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3 ways to encourage family and friends to seek God's will

Several years ago my daughter begged to watch a videotape over and over. It wasn’t a cartoon that had her mesmerized – it was a youth rally tape! A stage was suddenly illuminated and there they stood – five men in black. The music began, “Here come the men in black” and five priests began a choreographed dance routine! After several viewings, Shannon raced to her bedroom. When she emerged, she was wearing a black turtleneck with a white piece of paper scotch-taped onto the collar. “I’m going to be a priest when I grow up.” How do we encourage loved ones to seek God’s will?

The invitation. Voco, from which the word vocation is derived, means call or invitation. The invitation doesn’t come from the world, although the Spirit may use the hands and voices of others. The call echoes through the heart during conversations with God. It may seem difficult to accept in today’s world of  “show me the evidence.” But the Psalms remind us, “If today you hear God’s voice, harden not your hearts.” Voco also means a summons. The emblem of St. Dominic shows a hound carrying a torch in its mouth, and informally some call his order “Domini Canes” – meaning hounds of the Lord in Latin. Through words, rather than force, Dominicans summon us to listen to God.

Match gifts to demands of the work. For several decades, J. L. Holland has been studying vocational choices. Individuals with certain personality characteristics tend to be  attracted to particular lines of work. Those in ministry tend to have social personality types, with verbal and interpersonal skills and the desire to interact with people. The diocesan priesthood offers these individuals an effective context for the use of their talents. An investigative person, on the other hand, prefers solitary time pursuing a particular task. A religious order, whose charism matches this talent, may nurture the gifts of a theologian or Church historian.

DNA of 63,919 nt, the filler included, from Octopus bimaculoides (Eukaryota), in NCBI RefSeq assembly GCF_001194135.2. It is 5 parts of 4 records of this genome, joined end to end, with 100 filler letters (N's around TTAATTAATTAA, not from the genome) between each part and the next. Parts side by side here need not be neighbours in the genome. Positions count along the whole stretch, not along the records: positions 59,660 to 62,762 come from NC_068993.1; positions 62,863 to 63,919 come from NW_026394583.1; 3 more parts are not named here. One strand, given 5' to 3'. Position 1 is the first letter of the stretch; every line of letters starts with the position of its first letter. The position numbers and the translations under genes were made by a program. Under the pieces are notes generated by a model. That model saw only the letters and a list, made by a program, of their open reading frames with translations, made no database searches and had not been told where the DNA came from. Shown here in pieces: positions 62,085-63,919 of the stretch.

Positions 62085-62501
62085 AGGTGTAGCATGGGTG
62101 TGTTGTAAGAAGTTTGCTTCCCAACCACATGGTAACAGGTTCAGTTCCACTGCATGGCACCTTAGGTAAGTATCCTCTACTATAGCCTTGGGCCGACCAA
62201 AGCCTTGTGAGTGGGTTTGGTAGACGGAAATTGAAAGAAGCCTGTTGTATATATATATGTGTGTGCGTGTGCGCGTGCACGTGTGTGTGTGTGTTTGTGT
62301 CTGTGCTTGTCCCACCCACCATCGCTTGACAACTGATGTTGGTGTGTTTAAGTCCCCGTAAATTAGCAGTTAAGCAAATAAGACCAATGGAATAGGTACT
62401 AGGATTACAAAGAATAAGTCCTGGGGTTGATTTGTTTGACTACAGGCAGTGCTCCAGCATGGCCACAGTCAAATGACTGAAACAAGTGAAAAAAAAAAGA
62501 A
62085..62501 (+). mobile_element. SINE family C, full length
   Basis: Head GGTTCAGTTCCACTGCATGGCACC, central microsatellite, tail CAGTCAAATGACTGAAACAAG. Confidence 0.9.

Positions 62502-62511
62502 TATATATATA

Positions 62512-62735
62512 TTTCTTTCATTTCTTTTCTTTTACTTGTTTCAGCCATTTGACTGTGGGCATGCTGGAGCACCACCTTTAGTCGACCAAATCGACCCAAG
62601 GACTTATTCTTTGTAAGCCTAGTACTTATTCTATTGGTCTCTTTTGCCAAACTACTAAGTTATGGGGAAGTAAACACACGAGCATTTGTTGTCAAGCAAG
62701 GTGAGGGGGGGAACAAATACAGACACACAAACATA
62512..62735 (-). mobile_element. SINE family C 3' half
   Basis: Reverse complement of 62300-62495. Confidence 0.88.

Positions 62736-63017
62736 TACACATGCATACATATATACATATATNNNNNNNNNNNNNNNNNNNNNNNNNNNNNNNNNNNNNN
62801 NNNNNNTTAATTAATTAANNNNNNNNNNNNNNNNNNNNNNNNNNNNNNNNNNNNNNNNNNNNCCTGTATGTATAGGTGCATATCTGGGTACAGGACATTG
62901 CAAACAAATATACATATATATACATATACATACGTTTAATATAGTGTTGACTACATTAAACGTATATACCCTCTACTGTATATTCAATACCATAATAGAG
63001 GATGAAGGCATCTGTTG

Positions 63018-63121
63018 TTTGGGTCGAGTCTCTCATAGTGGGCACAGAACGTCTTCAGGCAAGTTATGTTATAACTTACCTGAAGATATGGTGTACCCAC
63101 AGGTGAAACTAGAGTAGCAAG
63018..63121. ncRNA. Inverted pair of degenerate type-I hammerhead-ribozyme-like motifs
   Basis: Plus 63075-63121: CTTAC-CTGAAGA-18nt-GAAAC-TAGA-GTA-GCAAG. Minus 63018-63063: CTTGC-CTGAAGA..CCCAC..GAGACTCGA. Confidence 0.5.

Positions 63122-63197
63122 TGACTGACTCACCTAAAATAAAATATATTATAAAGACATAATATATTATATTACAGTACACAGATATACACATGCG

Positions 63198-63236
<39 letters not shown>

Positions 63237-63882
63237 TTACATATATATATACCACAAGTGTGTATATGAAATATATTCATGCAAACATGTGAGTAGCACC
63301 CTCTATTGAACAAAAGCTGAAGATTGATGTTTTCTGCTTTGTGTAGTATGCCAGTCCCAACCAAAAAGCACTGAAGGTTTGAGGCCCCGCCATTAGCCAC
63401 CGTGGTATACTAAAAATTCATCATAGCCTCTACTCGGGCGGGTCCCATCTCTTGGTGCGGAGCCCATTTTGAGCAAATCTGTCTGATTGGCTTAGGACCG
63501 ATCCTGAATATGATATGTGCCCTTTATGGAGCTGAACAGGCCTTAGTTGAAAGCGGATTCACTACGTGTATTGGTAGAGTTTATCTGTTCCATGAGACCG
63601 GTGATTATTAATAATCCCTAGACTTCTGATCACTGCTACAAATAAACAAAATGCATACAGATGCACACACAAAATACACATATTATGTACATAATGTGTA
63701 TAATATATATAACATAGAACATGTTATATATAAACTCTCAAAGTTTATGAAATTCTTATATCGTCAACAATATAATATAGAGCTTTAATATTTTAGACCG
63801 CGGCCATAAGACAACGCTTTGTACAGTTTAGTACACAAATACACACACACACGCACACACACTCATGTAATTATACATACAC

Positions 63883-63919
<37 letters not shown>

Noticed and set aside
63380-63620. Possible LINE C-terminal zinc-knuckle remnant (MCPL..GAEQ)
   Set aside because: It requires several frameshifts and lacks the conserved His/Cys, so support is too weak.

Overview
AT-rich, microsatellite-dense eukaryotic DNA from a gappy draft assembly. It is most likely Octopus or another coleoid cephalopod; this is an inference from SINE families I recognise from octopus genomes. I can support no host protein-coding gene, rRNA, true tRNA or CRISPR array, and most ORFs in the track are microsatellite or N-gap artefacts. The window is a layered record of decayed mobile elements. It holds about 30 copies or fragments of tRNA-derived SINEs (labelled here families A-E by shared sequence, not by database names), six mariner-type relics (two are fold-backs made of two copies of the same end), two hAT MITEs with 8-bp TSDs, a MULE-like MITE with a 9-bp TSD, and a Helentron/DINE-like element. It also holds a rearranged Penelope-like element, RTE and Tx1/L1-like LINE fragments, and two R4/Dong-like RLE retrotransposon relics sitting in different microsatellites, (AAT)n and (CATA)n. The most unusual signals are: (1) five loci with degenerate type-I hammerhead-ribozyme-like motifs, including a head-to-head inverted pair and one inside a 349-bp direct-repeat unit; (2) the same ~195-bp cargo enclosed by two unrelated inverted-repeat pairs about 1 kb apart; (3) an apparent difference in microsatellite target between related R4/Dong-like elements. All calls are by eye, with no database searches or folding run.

3 ways to encourage others to follow God’s will: In a loving family, children are influenced by their parents’ values and dreams. We can encourage a child’s vocation by:

1 Providing opportunities to pursue talents throughout childhood and adolescence

2 Encouraging exploration of different paths without trying to bring premature closure to their decisions

3 Bringing personal concerns to God: “If he chooses this, I’ll never be a grandparent.”

On Aug. 1, we commemorate the patron saint of vocations, Saint Alphonsus Liguori. He left his career as a  prominent lawyer when God invited him into the priesthood. St. Dominic (whose feast is celebrated Aug. 8) spent a quiet decade as the canon of a cathedral before he was called by God to preach. Throughout life’s journey, our God of surprises guides our steps.